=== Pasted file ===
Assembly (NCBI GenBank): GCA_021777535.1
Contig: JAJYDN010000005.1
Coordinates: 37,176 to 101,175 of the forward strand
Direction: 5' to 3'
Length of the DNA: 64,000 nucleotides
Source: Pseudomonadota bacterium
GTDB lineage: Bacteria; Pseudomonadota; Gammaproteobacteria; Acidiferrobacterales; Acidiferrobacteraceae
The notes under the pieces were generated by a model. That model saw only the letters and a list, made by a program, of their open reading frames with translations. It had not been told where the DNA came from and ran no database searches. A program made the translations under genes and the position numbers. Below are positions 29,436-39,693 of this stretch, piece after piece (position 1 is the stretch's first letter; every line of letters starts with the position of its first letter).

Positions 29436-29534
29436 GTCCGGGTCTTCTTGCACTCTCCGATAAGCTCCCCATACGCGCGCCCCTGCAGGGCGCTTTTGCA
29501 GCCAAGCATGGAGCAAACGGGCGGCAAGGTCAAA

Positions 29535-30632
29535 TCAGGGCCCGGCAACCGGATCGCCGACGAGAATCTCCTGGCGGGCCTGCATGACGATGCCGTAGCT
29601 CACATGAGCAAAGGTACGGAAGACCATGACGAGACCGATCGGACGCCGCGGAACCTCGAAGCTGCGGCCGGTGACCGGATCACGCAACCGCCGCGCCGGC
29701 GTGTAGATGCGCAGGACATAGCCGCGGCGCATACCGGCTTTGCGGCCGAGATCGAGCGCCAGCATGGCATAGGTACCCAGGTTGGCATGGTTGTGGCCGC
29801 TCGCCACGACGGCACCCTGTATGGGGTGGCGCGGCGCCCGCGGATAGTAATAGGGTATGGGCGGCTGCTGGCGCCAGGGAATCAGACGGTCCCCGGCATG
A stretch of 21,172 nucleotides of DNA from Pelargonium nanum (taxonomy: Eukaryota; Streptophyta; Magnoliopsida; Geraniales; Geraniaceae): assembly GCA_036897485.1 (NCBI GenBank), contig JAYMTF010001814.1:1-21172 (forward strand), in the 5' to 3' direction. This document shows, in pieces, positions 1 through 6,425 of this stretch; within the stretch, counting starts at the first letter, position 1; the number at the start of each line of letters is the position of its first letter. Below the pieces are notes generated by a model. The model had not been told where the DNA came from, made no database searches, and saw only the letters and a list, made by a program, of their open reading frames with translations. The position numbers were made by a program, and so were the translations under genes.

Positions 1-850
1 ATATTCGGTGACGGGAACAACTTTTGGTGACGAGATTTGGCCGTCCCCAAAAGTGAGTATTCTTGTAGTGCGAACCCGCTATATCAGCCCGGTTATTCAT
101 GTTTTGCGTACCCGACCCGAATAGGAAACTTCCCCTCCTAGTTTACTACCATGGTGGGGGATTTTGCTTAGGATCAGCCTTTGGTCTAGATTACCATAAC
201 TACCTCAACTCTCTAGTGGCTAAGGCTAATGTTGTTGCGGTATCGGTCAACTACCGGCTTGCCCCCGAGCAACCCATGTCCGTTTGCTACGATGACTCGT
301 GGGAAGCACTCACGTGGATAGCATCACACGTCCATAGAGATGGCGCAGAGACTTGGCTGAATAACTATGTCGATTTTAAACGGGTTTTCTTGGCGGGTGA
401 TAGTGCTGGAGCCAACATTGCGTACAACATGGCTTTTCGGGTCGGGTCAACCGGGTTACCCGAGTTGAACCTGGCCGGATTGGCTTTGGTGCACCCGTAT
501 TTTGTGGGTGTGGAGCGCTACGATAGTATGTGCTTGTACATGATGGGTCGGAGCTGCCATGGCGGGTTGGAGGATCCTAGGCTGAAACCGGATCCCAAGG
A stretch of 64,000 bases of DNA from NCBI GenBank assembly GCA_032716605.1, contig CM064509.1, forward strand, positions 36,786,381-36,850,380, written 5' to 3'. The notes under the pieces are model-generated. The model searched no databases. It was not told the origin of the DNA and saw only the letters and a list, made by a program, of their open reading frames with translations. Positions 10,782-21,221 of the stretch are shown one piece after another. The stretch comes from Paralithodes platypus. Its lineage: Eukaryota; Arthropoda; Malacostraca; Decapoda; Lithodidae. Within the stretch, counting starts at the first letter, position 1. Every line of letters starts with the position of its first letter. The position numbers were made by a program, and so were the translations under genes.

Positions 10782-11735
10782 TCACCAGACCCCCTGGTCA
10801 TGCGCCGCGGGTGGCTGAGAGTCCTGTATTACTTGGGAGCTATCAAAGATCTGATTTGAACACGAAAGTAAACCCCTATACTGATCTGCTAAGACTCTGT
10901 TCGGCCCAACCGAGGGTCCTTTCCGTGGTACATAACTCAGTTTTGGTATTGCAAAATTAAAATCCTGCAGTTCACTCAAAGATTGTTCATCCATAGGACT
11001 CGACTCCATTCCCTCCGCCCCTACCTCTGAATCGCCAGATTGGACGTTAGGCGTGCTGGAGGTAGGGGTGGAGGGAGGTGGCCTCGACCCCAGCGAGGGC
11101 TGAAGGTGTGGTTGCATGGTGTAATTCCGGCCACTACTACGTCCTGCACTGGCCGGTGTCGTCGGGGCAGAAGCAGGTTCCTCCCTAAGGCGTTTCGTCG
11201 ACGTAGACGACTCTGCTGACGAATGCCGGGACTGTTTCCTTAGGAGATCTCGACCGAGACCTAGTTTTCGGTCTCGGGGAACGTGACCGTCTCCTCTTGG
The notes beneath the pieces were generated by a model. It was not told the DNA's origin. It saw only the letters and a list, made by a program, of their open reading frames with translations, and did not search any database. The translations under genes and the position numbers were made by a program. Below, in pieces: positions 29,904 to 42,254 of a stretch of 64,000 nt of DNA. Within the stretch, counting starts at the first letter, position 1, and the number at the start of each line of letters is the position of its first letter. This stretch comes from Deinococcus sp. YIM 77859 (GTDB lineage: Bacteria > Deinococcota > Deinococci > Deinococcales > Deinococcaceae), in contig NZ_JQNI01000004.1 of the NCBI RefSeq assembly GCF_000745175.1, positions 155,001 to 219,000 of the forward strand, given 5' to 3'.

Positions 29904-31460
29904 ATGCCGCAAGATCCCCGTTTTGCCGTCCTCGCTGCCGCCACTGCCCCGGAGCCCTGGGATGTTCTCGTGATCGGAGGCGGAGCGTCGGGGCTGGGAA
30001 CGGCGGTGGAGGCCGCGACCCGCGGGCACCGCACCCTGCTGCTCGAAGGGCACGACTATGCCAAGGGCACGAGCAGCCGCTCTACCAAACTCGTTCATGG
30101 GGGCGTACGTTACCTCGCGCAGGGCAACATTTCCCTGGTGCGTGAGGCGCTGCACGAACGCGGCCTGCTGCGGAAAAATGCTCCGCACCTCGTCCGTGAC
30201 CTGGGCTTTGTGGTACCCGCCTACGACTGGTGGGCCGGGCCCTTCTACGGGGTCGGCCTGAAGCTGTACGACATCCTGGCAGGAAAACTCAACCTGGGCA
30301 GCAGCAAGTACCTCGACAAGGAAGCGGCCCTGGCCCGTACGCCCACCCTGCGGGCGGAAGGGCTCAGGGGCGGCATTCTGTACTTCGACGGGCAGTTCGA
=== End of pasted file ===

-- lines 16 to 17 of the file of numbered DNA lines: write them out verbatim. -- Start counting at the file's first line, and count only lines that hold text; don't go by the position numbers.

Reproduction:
29801 TCGCCACGACGGCACCCTGTATGGGGTGGCGCGGCGCCCGCGGATAGTAATAGGGTATGGGCGGCTGCTGGCGCCAGGGAATCAGACGGTCCCCGGCATG
A stretch of 21,172 nucleotides of DNA from Pelargonium nanum (taxonomy: Eukaryota; Streptophyta; Magnoliopsida; Geraniales; Geraniaceae): assembly GCA_036897485.1 (NCBI GenBank), contig JAYMTF010001814.1:1-21172 (forward strand), in the 5' to 3' direction. This document shows, in pieces, positions 1 through 6,425 of this stretch; within the stretch, counting starts at the first letter, position 1; the number at the start of each line of letters is the position of its first letter. Below the pieces are notes generated by a model. The model had not been told where the DNA came from, made no database searches, and saw only the letters and a list, made by a program, of their open reading frames with translations. The position numbers were made by a program, and so were the translations under genes.